Kristy Stott enjoys the zany antics of John Thompson and Tam Ryan in this new family show but feels the production values sometimes let the piece down.
12 Apr 2014
You have probably guessed that The Easter Funny Show is modelled on the festive pantomime and employs the usual tried and tested slapstick humour, music and adventure into a show which seeks to entertain parents and children alike.
The show is written and performed by Manchester Opera House Favourite Tam Ryan and actor John Thompson, who is probably best known for his portrayal of Pete Gifford in the multi award winning drama, Cold Feet. However, the show differs from the usual pantomime as we follow this entertaining, witty and shambolic double act in their attempt to protect the golden egg of Easter; there are no soppy ballads or elaborate dance routines just all round silliness.
John and Tam have been specially chosen as guardians of the legendary golden egg of Easter. However, Easter baddy 'Bad Egg Billy' is hot on their heels and wants to nick the precious golden egg for his evil egg rustling activity.
Will our calamity-ridden double act save the day, and protect their egg from 'Bad Egg Billy'? Or will Bad Egg Billy ruin everyone's Easter fun by stealing all of the childrens chocolate eggs and cancelling the Easter school holidays? At this point Tam and John definitely have the younger members of the audience on their side.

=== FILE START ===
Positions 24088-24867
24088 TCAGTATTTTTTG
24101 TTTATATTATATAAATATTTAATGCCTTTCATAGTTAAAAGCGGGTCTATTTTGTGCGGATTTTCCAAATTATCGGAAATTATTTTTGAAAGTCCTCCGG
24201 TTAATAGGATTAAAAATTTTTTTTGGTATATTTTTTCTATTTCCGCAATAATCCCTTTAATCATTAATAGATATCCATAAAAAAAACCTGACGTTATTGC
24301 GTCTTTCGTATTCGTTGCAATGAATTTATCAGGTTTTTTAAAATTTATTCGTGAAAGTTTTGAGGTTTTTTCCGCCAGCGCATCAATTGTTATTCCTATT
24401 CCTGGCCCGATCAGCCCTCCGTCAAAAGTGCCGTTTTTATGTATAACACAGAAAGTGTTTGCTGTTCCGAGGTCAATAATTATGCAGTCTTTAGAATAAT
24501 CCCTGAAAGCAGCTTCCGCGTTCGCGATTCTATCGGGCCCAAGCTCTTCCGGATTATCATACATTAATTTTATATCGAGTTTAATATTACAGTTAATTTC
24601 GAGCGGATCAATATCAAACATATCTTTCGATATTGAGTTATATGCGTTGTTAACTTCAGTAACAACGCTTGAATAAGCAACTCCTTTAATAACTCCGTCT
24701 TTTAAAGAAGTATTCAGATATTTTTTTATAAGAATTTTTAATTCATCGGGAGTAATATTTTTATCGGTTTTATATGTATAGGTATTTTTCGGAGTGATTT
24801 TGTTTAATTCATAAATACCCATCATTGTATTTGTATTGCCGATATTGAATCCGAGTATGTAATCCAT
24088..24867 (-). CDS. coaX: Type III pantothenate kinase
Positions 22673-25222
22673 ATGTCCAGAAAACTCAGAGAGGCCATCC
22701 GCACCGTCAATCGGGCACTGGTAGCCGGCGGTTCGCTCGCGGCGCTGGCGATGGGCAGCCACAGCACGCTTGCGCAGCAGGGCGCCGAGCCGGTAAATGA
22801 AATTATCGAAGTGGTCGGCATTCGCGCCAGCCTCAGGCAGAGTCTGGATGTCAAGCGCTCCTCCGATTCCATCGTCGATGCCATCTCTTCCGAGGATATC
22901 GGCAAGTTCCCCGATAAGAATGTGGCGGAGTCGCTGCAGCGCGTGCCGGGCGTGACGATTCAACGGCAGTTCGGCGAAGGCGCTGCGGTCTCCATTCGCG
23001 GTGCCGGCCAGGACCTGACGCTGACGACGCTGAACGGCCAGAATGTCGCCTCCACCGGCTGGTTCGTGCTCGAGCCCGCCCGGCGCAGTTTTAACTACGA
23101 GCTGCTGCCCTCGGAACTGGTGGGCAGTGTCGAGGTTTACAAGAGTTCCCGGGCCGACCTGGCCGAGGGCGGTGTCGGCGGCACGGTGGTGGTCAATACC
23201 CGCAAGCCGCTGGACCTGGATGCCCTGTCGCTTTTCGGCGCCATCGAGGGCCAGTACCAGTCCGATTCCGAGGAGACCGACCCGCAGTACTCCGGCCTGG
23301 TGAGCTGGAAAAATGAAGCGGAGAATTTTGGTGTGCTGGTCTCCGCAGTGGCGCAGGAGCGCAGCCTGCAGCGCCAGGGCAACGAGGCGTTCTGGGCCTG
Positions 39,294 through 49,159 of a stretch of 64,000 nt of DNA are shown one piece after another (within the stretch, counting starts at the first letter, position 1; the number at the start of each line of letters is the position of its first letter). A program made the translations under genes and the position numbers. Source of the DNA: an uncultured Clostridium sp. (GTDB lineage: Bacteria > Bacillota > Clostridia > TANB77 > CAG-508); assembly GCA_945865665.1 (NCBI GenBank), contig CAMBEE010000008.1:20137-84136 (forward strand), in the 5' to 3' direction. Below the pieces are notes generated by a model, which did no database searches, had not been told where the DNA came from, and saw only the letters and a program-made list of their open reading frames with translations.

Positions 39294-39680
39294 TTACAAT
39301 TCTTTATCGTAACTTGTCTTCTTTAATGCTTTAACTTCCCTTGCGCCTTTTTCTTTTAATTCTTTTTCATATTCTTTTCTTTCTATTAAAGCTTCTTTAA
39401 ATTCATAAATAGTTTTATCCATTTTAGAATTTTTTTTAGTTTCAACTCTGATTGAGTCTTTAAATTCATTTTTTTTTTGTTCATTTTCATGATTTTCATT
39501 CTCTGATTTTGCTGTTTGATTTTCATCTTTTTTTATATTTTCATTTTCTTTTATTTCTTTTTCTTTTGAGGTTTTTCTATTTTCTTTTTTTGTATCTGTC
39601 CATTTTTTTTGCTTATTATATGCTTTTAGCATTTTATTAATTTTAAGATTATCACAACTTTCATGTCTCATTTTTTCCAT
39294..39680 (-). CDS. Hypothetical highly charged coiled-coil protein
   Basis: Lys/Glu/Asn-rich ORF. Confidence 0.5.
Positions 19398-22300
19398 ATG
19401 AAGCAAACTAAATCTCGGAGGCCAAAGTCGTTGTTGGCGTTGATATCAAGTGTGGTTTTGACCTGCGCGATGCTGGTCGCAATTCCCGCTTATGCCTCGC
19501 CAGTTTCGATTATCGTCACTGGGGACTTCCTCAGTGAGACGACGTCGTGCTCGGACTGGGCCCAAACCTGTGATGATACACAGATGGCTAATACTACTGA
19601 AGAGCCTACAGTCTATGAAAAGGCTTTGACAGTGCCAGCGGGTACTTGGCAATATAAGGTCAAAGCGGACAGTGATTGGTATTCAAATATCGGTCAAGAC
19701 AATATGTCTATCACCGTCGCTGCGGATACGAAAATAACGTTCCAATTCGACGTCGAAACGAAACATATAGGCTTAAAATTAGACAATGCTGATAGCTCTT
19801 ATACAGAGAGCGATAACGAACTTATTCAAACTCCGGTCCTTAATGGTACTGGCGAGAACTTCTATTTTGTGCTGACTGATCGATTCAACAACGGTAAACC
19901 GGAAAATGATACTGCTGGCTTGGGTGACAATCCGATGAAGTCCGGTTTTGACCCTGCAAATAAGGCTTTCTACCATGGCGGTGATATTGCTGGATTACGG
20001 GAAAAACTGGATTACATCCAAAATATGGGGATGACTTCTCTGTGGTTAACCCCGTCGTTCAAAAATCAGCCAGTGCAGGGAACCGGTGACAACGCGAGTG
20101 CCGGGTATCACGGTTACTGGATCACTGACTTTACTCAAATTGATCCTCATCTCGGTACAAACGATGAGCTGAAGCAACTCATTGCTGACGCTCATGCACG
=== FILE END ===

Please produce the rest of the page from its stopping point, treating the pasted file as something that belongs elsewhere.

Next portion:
The show also features Mike Toolan from the Key 103 breakfast show and juggler, Steve Royle, who is a real hit with the audience. Royle is genuinely funny and uses simple slapstick humour to engage the younger member of the audience - he is skilled at interacting with the timid volunteers who take to the stage.
John and Tam are guaranteed to put most in a good mood from the start - add in a bit of Gangnam style dancing for the kids and chuck out some free chocolate from the stage and everyone is pretty content. Did I mention that there is a special 'mystery guest' from Britain's Got Talent?
Perhaps the only section which seemed to drag and had some lighting issues was the show by UV puppeteer Russ Brown. It all seemed a bit dated and the UV wasn't as bright as some other shows that I have seen, the puppets were very small and put simply - the show probably didn't need it.
The Easter Funny Show is an interesting concept and there certainly is a space in the market for an affordable family fun show at this time in the year. Judging by the interaction from the children throughout and the applause and singing at the end, it was a hit with most of the audience.
Who says that the pantomime is just for Christmas?
The Easter Funny Show is at the Manchester Opera House until 12 April at 1pm and 5pm.